In certain embodiments, the matching of the matching processor In certain embodiments, the curvelet coefficients composing the sparse representation can be quantized to {−1, 1} while the non-significant coefficients are set to zero. Then, the signature is simply the stored parameters of the significant coefficients (scale, orientation, location) and an extra sign bit. All of this information may be compressed to around 2-3 bytes, depending on the scale of the coefficients. In certain embodiments, the signature preserves the multi-resolution structure of the curvelet representation and at the time of retrieval the search is carried out from low to high scale. Candidate images that have similar low-resolution features such as a similar histogram (e.g., quickly computed from the low-resolution coefficients) are passed to the comparison of higher level curvelet coefficients. This may allow shift and rotation invariance to be supported by the algorithm. There are very few coefficients at lower scales and we can compare them up to certain discrete rotations and shifts. Once candidates pass the “similarity” test at a certain scale, curvelet coefficients are used at higher scales for a finer “score” of similarity to the input image. Thus, the multi-resolution structure allows for a speed up in the search, where initially only the first few elements of the signature vector are compared and the last elements are only used for evaluating/grading the top matches. In certain embodiments, the system In certain embodiments, one or more of the images in the database In certain embodiments, histograms generated from low-resolution images I The matching processor In operation, the matching processor The signature processor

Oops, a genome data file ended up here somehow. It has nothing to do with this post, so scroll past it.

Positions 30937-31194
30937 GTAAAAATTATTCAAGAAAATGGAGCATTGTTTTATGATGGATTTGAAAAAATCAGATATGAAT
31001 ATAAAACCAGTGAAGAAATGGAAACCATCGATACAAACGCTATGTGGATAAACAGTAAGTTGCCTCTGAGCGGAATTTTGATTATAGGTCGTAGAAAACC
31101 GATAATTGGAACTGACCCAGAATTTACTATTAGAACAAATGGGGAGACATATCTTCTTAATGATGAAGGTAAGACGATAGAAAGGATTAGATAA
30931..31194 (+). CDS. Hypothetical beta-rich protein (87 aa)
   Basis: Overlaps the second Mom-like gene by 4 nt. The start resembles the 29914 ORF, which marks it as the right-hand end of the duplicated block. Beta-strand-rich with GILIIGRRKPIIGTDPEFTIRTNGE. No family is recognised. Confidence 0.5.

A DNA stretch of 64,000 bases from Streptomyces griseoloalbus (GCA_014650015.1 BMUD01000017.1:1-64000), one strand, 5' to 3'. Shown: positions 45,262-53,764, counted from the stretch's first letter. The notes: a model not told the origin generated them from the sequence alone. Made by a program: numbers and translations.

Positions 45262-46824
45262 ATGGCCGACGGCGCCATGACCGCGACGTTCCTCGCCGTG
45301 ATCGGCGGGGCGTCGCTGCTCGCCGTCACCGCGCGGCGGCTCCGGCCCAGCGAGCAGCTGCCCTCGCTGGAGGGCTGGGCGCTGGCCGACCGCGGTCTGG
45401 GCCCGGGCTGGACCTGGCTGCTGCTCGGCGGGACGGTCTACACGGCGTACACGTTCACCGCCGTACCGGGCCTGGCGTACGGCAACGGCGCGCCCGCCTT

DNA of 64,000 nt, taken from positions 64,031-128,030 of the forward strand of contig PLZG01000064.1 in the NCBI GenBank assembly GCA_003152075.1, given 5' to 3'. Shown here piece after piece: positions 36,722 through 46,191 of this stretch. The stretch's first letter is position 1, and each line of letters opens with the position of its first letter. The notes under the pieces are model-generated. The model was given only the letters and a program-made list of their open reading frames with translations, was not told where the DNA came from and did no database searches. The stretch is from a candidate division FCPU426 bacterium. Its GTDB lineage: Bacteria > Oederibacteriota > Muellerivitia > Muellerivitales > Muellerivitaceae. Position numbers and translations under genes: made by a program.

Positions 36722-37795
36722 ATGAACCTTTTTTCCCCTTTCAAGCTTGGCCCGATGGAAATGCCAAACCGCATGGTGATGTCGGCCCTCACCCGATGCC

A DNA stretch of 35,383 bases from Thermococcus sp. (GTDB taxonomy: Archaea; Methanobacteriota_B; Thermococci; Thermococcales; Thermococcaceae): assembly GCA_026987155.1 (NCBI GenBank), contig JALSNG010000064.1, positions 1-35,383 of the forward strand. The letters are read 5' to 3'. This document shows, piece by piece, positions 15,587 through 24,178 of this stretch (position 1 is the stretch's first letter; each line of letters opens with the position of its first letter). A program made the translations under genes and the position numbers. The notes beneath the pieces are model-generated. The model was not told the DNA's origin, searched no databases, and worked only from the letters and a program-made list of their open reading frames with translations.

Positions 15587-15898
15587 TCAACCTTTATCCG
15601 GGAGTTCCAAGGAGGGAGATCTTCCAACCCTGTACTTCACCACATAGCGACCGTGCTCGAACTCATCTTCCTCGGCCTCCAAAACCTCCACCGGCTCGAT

Let v _{p }distance for 1≦p<∞, where l_{2 }is the Euclidian distance). We quantify the local “interaction” between two directions, at the scale j, using the following formula:
Observe that M This principal is demonstrated with the following example. At both scales, we see two significant entries on the diagonal at the directional indices corresponding to the horizontal and vertical directions which are indeed the orientations of the edges of the square. However, we see some local interaction between these two main directions and all other directions. This comes from the curvelet coefficients whose essential support is concentrated in the vicinity of the black square's corners. Notice that due to normalization, M The matching processor